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Train: Value investing is a '20th century' idea

Train: Value investing is a '20th century' idea

Applying traditional valuation metrics to modern digital businesses is a “mistake” and outdated, according to Nick Train, who runs the £6.5bn Lindsell Train UK equity fund and the £2.1bn Finsbury Growth and Income trust, among other mandates.

Writing to clients of the investment trust as part of his regular monthly update last week, Train said valuation multiples at tech firms today cannot be compared with those at older analogue businesses. 

He wrote: “Investors, particularly US investors, understand the value that digital and data companies generate for their owners when they grow.

"Their capital-intensity is low, meaning returns on capital are high and copious cash generated. I say particularly US investors, because companies with similar characteristics have been right at the forefront of the bull market there and very high valuations have been achieved."

He said whether those high US valuations are justified was a moot point but added: "One thing is clear. Applying 20th century measures of what constitutes ‘value’ to digital companies is a mistake.

"Their returns on capital are simply so structurally higher than analogue/bricks-and-mortar businesses that [valuation multiples] we might have regarded as excessive 20 years ago can now justifiably be designated ‘cheap’.”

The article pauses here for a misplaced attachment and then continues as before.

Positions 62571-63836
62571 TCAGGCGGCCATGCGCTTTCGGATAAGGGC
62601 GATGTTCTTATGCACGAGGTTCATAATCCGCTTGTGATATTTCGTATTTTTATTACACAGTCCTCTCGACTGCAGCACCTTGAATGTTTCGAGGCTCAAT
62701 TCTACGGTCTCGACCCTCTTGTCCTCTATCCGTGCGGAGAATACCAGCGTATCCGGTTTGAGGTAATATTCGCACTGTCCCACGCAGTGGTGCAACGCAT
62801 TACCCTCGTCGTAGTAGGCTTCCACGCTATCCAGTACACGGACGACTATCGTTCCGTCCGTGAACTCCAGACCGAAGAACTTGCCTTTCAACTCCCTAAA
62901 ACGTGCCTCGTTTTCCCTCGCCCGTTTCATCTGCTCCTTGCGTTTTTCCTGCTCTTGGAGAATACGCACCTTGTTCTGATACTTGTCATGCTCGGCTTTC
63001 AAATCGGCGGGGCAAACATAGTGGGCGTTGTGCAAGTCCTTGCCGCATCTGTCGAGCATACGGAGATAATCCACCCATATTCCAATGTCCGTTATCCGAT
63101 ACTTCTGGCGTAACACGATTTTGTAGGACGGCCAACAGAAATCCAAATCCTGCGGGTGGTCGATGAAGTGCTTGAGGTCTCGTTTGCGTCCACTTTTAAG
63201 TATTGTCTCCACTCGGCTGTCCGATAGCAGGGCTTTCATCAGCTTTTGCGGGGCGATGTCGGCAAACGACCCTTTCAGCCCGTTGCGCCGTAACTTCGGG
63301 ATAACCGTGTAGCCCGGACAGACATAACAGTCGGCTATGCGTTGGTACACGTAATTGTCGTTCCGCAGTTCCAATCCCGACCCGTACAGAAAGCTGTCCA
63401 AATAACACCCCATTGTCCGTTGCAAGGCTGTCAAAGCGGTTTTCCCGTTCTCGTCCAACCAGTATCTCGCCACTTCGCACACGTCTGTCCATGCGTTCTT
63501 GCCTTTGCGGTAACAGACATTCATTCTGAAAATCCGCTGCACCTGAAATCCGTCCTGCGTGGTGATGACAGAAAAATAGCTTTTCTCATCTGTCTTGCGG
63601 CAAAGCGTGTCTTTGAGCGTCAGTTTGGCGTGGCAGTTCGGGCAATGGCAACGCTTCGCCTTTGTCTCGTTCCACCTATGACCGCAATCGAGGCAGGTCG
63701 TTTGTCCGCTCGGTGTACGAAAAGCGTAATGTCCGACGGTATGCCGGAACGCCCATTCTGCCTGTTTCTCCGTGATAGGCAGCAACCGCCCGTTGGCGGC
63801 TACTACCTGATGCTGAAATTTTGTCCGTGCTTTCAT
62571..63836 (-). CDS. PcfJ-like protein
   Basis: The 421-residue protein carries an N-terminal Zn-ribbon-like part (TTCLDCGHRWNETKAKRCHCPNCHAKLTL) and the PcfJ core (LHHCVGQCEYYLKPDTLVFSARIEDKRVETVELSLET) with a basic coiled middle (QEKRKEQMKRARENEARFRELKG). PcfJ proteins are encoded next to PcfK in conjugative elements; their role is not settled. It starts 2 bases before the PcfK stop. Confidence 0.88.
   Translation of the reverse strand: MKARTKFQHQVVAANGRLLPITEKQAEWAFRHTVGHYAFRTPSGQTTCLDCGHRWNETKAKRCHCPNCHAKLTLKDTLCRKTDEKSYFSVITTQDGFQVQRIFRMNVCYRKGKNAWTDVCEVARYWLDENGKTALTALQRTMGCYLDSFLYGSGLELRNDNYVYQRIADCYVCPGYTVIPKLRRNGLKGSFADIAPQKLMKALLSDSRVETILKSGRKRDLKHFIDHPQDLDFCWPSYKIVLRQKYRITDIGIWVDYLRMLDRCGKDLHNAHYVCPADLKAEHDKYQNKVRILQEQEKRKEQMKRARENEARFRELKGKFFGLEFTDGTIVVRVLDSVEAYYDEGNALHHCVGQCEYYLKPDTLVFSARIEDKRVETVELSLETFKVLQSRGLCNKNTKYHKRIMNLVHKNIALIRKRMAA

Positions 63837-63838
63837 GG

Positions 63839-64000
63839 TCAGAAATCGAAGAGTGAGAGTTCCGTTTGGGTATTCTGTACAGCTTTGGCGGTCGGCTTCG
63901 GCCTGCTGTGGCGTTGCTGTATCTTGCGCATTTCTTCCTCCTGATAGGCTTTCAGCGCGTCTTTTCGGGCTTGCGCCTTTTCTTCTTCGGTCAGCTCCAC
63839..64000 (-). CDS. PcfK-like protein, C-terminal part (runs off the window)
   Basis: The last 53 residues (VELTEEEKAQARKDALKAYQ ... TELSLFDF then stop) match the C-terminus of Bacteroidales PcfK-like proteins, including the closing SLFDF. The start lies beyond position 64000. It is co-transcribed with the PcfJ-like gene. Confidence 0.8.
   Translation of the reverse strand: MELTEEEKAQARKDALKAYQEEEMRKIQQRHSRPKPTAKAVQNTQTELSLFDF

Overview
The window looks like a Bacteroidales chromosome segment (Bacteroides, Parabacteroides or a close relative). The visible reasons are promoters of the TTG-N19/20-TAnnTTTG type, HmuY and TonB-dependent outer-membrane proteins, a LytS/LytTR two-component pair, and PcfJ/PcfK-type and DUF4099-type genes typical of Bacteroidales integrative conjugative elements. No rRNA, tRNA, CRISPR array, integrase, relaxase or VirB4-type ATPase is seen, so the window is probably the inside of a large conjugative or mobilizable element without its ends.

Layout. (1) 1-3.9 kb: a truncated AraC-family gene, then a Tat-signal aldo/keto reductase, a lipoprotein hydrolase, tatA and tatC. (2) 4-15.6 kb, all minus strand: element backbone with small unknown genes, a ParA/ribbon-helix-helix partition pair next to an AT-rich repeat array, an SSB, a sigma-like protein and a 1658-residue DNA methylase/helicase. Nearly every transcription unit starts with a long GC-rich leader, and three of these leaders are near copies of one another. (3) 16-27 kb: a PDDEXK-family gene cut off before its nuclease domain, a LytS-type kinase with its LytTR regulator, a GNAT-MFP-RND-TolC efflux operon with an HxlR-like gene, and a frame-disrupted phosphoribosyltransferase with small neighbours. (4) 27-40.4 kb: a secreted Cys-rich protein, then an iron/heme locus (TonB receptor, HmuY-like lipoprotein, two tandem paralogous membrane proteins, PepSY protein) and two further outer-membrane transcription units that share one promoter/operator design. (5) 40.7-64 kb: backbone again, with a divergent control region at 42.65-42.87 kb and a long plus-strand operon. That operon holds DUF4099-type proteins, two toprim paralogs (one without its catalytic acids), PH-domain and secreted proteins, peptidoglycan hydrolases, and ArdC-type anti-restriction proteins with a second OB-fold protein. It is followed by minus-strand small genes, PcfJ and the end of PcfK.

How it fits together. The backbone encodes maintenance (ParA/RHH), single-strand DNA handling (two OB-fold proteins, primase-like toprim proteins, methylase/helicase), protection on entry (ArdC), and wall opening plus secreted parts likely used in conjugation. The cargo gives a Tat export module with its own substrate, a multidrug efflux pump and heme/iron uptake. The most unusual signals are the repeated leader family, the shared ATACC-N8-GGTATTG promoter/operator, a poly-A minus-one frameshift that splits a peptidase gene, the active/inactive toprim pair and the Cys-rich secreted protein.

Train’s funds have struggled over the past year, with the Lindsell Train UK Equity fund returning 15 per cent, compared with 30 per cent for the average fund in the IA UK All Companies sector in the same time period.

The growth style of investing favoured by Train performed well in the world of low growth and low interest rates.

But the bounce experienced by equity markets since the announcement of the first vaccine discovery in November 2020 has broadly boosted value equities at the expense of growth shares.

Darius McDermott, managing director at Chelsea Financial Services, said: “When we launched our fund of fund range a few years ago, we had a split between growth and value that was perhaps 80/20, and for a lot of that time we looked like fools for having any value exposure.

"We gradually moved to having more value over the years, and the main reason the funds have outperformed this year is because of the value element.

"Why do we allocate to value funds? For diversification. The conditions of the past decade have suited growth, but conditions change and styles will always come in and out of fashion.

"In terms of what we look for in a value fund, we want the manager to be very clear about how they do things, and to be able to explain it well.”

david.thorpe@ft.com